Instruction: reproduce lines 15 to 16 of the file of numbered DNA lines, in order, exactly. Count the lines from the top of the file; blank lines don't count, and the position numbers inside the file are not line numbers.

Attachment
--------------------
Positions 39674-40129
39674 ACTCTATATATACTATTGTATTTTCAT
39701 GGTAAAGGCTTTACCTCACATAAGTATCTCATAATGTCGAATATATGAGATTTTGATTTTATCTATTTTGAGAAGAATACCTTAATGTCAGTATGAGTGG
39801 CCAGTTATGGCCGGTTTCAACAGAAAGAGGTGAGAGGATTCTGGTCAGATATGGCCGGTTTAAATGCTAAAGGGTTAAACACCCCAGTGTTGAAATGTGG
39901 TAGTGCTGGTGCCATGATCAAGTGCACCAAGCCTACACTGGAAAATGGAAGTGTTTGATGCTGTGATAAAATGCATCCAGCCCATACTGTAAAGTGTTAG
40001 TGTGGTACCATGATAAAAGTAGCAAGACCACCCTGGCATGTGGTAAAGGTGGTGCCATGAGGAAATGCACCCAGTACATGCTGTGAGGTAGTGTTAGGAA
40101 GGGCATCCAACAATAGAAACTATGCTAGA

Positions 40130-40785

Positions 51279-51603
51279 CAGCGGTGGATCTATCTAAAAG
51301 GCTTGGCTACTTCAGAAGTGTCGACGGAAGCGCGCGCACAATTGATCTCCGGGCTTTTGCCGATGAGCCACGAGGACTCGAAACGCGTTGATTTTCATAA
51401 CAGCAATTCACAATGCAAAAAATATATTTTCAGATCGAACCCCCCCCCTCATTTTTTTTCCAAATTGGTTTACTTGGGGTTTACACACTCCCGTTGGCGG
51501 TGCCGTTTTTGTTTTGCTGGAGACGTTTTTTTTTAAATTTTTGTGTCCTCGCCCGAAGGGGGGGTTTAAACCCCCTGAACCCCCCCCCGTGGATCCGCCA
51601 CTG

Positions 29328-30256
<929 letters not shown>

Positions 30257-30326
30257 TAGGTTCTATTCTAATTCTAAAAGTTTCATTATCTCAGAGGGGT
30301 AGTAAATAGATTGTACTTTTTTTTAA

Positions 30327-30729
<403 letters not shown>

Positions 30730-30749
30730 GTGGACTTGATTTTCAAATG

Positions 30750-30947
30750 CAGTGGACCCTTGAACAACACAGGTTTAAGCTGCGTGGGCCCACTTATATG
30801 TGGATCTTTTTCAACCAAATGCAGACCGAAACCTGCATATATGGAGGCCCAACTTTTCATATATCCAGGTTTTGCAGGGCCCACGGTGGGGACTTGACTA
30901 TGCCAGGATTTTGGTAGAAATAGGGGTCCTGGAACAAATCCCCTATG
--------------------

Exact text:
Positions 29328-30256
<929 letters not shown>